An agreement to eliminate nuclear explosive materials

The two main fissile materials used in nuclear weapons are Plutonium and Highly Enriched Uranium (HEU). For details on where these materials can be found, including current inventories, please refer to the Power Point program created by Dr. Annette Schaper of the Peace Research Institute in Frankfurt. Her data is based on the text Plutonium and Highly Enriched Uranium: 1996: World Inventories, Capabilities and Policies by David Albright, Frans Berkhout and William Walker.

Governments worldwide have proposed that the Ambassadors meeting within the Conference on Disarmament should start negotiations on a Fissile Missile Control Treaty. Two points of contention have arisen.

First, some nuclear weapons states want controls to be only on future production, not current stockpiles.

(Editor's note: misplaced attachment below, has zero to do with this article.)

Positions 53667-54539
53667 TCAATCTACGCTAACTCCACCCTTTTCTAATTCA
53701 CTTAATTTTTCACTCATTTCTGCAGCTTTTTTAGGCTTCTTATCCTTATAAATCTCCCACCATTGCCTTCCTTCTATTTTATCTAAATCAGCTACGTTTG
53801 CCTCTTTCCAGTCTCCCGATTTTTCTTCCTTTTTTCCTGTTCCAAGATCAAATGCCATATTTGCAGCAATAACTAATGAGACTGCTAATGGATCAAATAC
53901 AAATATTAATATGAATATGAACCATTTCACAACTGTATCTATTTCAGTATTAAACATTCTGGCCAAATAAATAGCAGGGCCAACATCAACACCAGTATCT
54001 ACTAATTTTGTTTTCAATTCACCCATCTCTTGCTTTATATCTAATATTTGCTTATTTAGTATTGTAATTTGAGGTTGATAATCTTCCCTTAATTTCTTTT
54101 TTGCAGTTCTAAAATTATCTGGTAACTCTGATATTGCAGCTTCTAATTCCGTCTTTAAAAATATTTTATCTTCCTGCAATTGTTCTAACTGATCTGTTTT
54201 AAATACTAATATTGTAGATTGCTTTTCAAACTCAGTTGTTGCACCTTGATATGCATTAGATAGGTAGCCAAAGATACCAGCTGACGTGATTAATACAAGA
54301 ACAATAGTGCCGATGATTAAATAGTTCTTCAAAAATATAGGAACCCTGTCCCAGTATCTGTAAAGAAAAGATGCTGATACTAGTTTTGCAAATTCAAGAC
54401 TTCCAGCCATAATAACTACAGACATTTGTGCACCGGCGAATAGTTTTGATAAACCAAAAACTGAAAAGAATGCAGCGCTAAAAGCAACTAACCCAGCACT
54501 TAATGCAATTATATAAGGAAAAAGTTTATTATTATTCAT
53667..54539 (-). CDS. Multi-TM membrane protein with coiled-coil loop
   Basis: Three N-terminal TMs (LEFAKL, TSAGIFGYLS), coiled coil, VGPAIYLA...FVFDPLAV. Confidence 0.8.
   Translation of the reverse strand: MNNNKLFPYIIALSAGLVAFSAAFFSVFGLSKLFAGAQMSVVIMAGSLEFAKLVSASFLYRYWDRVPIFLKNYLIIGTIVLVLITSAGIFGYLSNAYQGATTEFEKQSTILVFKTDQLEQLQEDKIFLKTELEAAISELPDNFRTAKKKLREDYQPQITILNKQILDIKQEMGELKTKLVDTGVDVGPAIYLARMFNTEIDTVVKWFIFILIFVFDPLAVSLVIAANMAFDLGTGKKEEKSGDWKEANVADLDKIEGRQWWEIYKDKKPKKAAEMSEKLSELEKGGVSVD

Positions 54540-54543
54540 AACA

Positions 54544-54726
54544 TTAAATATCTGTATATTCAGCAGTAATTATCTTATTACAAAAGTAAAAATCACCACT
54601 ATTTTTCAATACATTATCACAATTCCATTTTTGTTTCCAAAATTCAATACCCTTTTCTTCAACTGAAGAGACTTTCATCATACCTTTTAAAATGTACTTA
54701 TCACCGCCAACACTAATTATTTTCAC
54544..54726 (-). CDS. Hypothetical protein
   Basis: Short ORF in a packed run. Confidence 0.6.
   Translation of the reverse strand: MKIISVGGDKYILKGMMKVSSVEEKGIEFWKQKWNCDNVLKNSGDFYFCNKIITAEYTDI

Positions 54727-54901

Second, China believes that it cannot participate in such a Treaty if the US intends to build a missile defence system. The Chinese governments thinks that if the US has the capability of defending against China’s 20 ICBMs, that China will need to build more nuclear weapons. Because of this, they may need more fissile material and thus they won’t sign such a Treaty.

For details on progress toward an FMCT, please check these sites:

Federation of American Scientists:
Acronym Institute (UK):
Reaching Critical Will (operated by WILPF in New York):